A Story About Starting Over
LifeMoving On

A Story About Starting Over

It has been exactly eight months since I lived here. I return to my old apartment for the first time in two years. The starting place of us. The ending of us. It’s the first night and I can’t sleep. I toss and turn and wake up at 4:46 a.m. to wander the streets.

We used to wander these streets together early in the mornings, unwilling to fall asleep. Time was so limited and we’d make excuses to find every spare sidewalk space to stop. I turn the corner to a set of stairs, stepping down each one by one, noting how they have crumbled over time. The streets hold our story, each corner a memory of a conversation, each brick building wall once a resting spot for our heads. The walls and steps now lay bare, the ivy dead, and small trickles of graffiti beginning to fill in what was once beautifully living.

I remember roaming these streets breathless, full of life, anxiously waiting to see you again. This city was my home. I never wanted to settle until I met you. You let me believe that stability was good and letting go of self-reservations was worthwhile. I’m loathing turning any corner, knowing there are spirits dangling our memories above my head. I overhear faint laughter against the walls, sad sobs echoing in the park, pitter-patter of footsteps running up stairs, all like ghosts of our past. Every memory catapults inside my stomach like an unexpected plot twist during a film.

The sun begins to peek above the trees, eyes squinting to adjust to the daylight. Each step is a flashback to a time in my life that felt pure, in love, and whimsical. It was a dream I never wanted to end. But as I walk, our story unfolds before me, the streets spelling out what love in this city is like — astonishing, yet broken. I wonder how I missed clues to our end all along.

***

I sat atop the ruins, overlooking the tourists I used to adore. I love that about this city — tourists are here regardless of the time of year. It’s a city of ancient dreams that never died, still buried within the cracks of buildings leftover from years of wars and battles, unmaintained by a corrupt government. It bleeds romance and mystifies centuries of change. I slip my notebook out of my pocket and write, “This is a new beginning.” It’s painful to scribble that after once assuming this was a permanent home. It was just a necessary stopping point in time. It was years I needed to fall in love, to find true friendship, to find complete happiness, to find myself.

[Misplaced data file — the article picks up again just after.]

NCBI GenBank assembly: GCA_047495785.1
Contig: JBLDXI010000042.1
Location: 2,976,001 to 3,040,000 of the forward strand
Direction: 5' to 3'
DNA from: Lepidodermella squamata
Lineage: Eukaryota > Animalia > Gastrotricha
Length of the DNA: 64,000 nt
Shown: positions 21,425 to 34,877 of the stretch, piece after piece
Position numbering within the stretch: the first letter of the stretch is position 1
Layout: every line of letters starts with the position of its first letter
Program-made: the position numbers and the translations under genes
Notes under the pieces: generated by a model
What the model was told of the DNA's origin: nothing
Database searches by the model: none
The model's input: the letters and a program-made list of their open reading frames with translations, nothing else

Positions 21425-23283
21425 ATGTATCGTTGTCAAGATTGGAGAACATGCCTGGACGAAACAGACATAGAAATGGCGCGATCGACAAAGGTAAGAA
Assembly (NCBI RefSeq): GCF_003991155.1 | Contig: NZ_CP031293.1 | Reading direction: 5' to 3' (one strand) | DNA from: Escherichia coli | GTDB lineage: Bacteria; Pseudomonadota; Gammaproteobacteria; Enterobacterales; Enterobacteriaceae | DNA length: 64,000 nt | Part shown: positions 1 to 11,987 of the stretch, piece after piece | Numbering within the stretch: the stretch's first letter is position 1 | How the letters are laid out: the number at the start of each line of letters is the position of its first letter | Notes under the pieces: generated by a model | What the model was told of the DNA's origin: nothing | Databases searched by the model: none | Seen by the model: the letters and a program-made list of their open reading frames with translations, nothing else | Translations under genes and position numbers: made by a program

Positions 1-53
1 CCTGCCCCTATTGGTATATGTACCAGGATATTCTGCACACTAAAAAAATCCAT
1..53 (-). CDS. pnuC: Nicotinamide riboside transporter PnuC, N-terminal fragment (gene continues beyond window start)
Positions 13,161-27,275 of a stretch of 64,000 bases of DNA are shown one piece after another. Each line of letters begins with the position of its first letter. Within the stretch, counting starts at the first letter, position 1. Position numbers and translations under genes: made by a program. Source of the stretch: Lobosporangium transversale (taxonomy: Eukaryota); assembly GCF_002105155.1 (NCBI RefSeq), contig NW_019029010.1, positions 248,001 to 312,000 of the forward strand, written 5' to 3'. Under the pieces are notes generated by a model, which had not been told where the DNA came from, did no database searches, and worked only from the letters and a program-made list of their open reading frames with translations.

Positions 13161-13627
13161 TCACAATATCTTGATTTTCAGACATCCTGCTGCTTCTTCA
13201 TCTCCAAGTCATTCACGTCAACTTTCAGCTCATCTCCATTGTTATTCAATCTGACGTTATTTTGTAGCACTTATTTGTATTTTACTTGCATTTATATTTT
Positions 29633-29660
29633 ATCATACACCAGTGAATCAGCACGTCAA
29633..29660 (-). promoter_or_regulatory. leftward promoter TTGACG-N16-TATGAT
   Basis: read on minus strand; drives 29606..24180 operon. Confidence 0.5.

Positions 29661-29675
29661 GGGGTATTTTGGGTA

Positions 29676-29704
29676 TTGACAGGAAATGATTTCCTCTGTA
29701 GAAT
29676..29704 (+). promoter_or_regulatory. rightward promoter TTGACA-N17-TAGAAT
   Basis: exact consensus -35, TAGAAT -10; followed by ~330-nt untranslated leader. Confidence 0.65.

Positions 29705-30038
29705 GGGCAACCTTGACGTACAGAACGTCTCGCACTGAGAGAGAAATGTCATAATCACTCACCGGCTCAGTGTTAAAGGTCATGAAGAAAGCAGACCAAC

As I pack my things, say goodbye to my old housemates and friends and you, our ending comes to a close. And strangely, it exhibits a proper ending, as if this was what would have happened all along, regardless of anything that could have changed our paths over the past few years.

I fly off to the city of lights. We always joked about how much I hated the people in that city. I’ve started to love the things we used to hate.

***

One month later, I have fallen in love with the city of love. I’m in love with its people, its culture, the freshness of an old city that isn’t littered with the thoughts of us. Isn’t it funny how life can throw you unexpected surprises when you least expect them or want them? I’m certain this is where I was destined to develop into my adult self, learning to love life with grains of salt, to love friends and family deeply, to live fully. When I looked back on the eternal city, it reminds me of being young and in my early twenties — the phase I needed to push through — but this city is where I was designated to flourish.

And while I hate starting over, this feels like a new beginning. A new me. The path here was breathtaking, turbulent, and heartbreaking. I’m convinced you must shatter your world entirely and slowly assemble the pieces in the way they were intended to be constructed.

This new construction of me is tainted, fragile, unpredictable. But this is exactly where I’m supposed to be, and where I’m supposed to be is always better than where I thought I should have been.

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About the author
A graduate from the University of Minnesota in Sports Management. Writes on her website, Liz Rae. Follow Liz on Facebook or read more articles from Liz on Thought Catalog.

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